The year which has passed since I last addressed this meeting has been a momentous one for M&T. We continued, throughout the year, the effort, begun with the announcement of our merger in September 2002, to integrate our operations with those of the former Allfirst.
This has been the most ambitious merger in our history, one which has asked much more of our employees than I could ever recount in a short speech. It has been a year in which time and again, the many moving parts of M&T have worked, painstakingly, with their counterparts at Allfirst.
The credit committees and commercial lending groups have worked to ensure that the standards and practices of the former Allfirst are consistent with those of M&T. The retail division has worked to guard against the disruptions to customer service that arise with the conversion of systems. Indeed, this entire speech might be given over to a discussion of all the crises faced and overcome by our information technology employees—or to a listing of the challenges which, we know, still lie ahead as we go forward with this merger.
It is a merger which has brought us into the ranks of the top 20 banking corporations in the United States. Indeed, over the past six years, as a result of our mergers with OnBank, Keystone, and now Allfirst, both our assets and our number of branches have more than tripled. This has not gone unnoticed.
At the close of business this past February 26, M&T stock was included in the Standard and Poor’s 500 index. That milestone is testament to the dedication and imagination of our employees, who are the ones responsible for the realization of the company’s ambitions.
This marks only the second time ever that a company headquartered here in Buffalo has been included in the S&P 500 and the first for any major local employer. Indeed, no Buffalo-based firm has been included in the S&P 500 at all since 1996 and the only previous Buffalo firm in the index had only 50 employees in Buffalo.
It is worth keeping in mind that such success was far from inevitable. Indeed, it is no exaggeration to think of M&T as a survivor in an era of unprecedented change and consolidation in the American banking industry. Some of you here may remember such institutions as the Western New York Savings Bank or the Finger Lakes National Bank.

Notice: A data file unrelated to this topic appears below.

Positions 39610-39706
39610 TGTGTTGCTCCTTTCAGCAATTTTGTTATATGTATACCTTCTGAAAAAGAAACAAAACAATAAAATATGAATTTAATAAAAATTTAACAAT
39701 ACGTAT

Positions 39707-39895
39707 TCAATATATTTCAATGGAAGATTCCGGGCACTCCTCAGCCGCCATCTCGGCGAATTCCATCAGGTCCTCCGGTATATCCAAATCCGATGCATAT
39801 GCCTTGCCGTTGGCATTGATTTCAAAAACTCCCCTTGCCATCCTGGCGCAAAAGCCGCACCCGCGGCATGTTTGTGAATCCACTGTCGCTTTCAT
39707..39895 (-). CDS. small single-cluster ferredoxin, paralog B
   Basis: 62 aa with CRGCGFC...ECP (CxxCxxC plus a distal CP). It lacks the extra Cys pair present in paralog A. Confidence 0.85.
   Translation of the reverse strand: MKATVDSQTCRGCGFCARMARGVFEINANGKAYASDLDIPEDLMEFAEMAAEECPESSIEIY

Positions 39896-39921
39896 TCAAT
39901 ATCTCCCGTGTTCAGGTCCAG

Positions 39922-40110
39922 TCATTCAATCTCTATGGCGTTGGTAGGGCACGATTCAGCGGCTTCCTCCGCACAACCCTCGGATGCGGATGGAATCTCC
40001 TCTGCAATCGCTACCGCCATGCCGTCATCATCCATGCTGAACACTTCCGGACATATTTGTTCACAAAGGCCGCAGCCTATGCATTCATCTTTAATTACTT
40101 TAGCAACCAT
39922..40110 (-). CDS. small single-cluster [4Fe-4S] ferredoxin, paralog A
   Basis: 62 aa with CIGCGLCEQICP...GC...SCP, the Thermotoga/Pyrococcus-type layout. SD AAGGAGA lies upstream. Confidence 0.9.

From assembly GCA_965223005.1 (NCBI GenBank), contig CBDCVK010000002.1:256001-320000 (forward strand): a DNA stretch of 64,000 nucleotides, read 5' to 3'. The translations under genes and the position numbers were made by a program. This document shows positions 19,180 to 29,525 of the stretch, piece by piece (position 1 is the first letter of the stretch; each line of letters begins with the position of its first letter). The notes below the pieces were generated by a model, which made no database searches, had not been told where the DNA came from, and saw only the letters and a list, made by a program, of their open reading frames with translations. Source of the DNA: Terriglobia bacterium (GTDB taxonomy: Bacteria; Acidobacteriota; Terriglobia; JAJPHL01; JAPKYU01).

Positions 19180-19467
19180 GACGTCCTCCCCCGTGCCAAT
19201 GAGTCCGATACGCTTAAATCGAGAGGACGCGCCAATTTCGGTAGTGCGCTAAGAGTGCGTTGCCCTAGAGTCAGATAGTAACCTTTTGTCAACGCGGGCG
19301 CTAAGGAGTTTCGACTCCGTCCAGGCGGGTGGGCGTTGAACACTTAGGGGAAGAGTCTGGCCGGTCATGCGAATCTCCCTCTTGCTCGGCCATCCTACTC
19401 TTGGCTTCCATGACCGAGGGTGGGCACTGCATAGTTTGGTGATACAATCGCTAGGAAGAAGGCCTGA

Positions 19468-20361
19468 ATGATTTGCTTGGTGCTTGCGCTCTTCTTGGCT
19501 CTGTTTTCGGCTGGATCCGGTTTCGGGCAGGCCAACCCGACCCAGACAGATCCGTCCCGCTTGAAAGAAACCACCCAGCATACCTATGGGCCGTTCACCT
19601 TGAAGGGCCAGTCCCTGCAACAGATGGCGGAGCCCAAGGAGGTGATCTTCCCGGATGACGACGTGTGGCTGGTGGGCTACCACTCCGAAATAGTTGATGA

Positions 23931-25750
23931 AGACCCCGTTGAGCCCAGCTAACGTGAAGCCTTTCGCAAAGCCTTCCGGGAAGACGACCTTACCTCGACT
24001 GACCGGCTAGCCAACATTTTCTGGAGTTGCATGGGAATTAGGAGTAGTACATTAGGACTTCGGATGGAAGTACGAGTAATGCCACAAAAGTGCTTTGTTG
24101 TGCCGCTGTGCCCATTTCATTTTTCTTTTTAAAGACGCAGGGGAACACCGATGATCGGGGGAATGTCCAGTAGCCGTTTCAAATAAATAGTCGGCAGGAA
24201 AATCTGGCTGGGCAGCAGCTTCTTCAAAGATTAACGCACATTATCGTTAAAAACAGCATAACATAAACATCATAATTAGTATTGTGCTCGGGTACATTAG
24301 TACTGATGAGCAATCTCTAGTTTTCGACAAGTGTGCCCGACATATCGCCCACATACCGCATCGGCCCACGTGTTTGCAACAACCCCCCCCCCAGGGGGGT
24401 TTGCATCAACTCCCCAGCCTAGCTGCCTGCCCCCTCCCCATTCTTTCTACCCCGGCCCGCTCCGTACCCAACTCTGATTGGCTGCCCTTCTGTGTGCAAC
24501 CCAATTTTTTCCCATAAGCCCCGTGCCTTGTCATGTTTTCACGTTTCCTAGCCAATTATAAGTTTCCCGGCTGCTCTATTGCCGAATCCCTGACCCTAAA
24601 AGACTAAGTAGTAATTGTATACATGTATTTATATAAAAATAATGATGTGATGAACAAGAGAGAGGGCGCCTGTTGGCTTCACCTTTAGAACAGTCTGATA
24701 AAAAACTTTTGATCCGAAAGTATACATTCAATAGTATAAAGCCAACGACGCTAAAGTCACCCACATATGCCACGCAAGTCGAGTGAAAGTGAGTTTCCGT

Our employees in Baltimore would surely remember such institutions as the First National Bank of Maryland and the York Bank and Trust. All have one thing in common—they are all the names of institutions which have been incorporated, through mergers and acquisitions, into what is now M&T. Indeed, through our mergers, as well as the previous mergers of institutions with which we later merged, we count no fewer than 138 formerly independent banks which have, since 1980, become part of M&T. You heard that right—138 antecedent institutions amalgamated into just one. This one.
In light of that history, both satisfying and sobering, it’s worth reminding ourselves how this happened. I’d like to focus on some crucial elements of our business strategy which have helped bring us to this point and on which we will have to rely if we are to remain independent, acquisitive and, indeed, successful. The pillars of our strength are these: the priority we place on satisfying our customers, our role as community bankers, our commitment to our employees and our dedication to providing value for our shareholders.
Let’s take customers first—because we must always put them first. The past year was one of new and, frankly, daunting challenges for those in the bank who deal directly with our customers. The integration with Allfirst brought with it not only financial assets but a great many customers who were unfamiliar with M&T and had no particular reason to maintain their relationship with us.
We inherited, from Allfirst, no less than 476,000 consumer households and 42,000 small business banking relationships and 1,800 commercial customer relationships. We identified nearly 100,000 retail customers who required special, personal attention, lest we lose them during the transition period, when, should dissatisfactions arise, the risk of defection was high. Our branch bankers spent nearly three months, in the sensitive period prior to conversion, personally contacting each of these customers. We not only told them what to expect but also answered their own personal questions. In other words, they got more than a card in the mail. They heard from us personally.
And so did more than 11,000 former Allfirst small business banking customers. We talk often about the efficiencies we must realize to make mergers work. But we know well that there are times when new investments of resources must be made, as well, lest mergers fail. That’s why we now have nearly three times Allfirst ’s number of small business bankers, working directly with business owners in our new markets. Those owners had not chosen to bank with M&T. We had to earn their trust in order to keep their business. There’s no doubt that those personal contacts, undertaken by so many hundreds of our employees, help explain our high level of customer retention.